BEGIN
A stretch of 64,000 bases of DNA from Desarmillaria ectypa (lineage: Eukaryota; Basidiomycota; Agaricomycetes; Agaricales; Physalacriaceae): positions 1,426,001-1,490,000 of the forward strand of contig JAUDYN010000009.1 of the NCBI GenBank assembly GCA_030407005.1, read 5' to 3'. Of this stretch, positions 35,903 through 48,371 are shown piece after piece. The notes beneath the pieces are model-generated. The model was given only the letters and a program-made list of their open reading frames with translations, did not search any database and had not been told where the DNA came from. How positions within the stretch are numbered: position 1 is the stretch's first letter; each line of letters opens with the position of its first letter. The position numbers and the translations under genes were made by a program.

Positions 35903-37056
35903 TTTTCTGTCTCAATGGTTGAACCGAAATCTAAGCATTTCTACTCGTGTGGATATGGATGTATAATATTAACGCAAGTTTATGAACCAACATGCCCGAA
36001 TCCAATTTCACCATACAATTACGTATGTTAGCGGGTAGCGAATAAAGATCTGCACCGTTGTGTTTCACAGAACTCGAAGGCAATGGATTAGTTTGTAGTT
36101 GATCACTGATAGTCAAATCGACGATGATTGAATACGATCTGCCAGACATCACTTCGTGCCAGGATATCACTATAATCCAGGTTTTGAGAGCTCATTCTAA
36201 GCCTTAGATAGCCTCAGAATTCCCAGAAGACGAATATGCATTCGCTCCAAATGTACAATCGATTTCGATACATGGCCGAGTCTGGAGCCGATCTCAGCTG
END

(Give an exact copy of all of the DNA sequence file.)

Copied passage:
A stretch of 64,000 bases of DNA from Desarmillaria ectypa (lineage: Eukaryota; Basidiomycota; Agaricomycetes; Agaricales; Physalacriaceae): positions 1,426,001-1,490,000 of the forward strand of contig JAUDYN010000009.1 of the NCBI GenBank assembly GCA_030407005.1, read 5' to 3'. Of this stretch, positions 35,903 through 48,371 are shown piece after piece. The notes beneath the pieces are model-generated. The model was given only the letters and a program-made list of their open reading frames with translations, did not search any database and had not been told where the DNA came from. How positions within the stretch are numbered: position 1 is the stretch's first letter; each line of letters opens with the position of its first letter. The position numbers and the translations under genes were made by a program.

Positions 35903-37056
35903 TTTTCTGTCTCAATGGTTGAACCGAAATCTAAGCATTTCTACTCGTGTGGATATGGATGTATAATATTAACGCAAGTTTATGAACCAACATGCCCGAA
36001 TCCAATTTCACCATACAATTACGTATGTTAGCGGGTAGCGAATAAAGATCTGCACCGTTGTGTTTCACAGAACTCGAAGGCAATGGATTAGTTTGTAGTT
36101 GATCACTGATAGTCAAATCGACGATGATTGAATACGATCTGCCAGACATCACTTCGTGCCAGGATATCACTATAATCCAGGTTTTGAGAGCTCATTCTAA
36201 GCCTTAGATAGCCTCAGAATTCCCAGAAGACGAATATGCATTCGCTCCAAATGTACAATCGATTTCGATACATGGCCGAGTCTGGAGCCGATCTCAGCTG